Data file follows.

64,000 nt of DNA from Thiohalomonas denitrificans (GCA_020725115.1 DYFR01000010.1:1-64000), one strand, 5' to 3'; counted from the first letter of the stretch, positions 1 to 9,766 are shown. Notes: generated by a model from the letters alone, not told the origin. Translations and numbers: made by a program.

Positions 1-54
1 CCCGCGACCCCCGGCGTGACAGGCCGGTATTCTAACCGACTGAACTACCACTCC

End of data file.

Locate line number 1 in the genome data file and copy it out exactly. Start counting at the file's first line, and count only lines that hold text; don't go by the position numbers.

64,000 nt of DNA from Thiohalomonas denitrificans (GCA_020725115.1 DYFR01000010.1:1-64000), one strand, 5' to 3'; counted from the first letter of the stretch, positions 1 to 9,766 are shown. Notes: generated by a model from the letters alone, not told the origin. Translations and numbers: made by a program.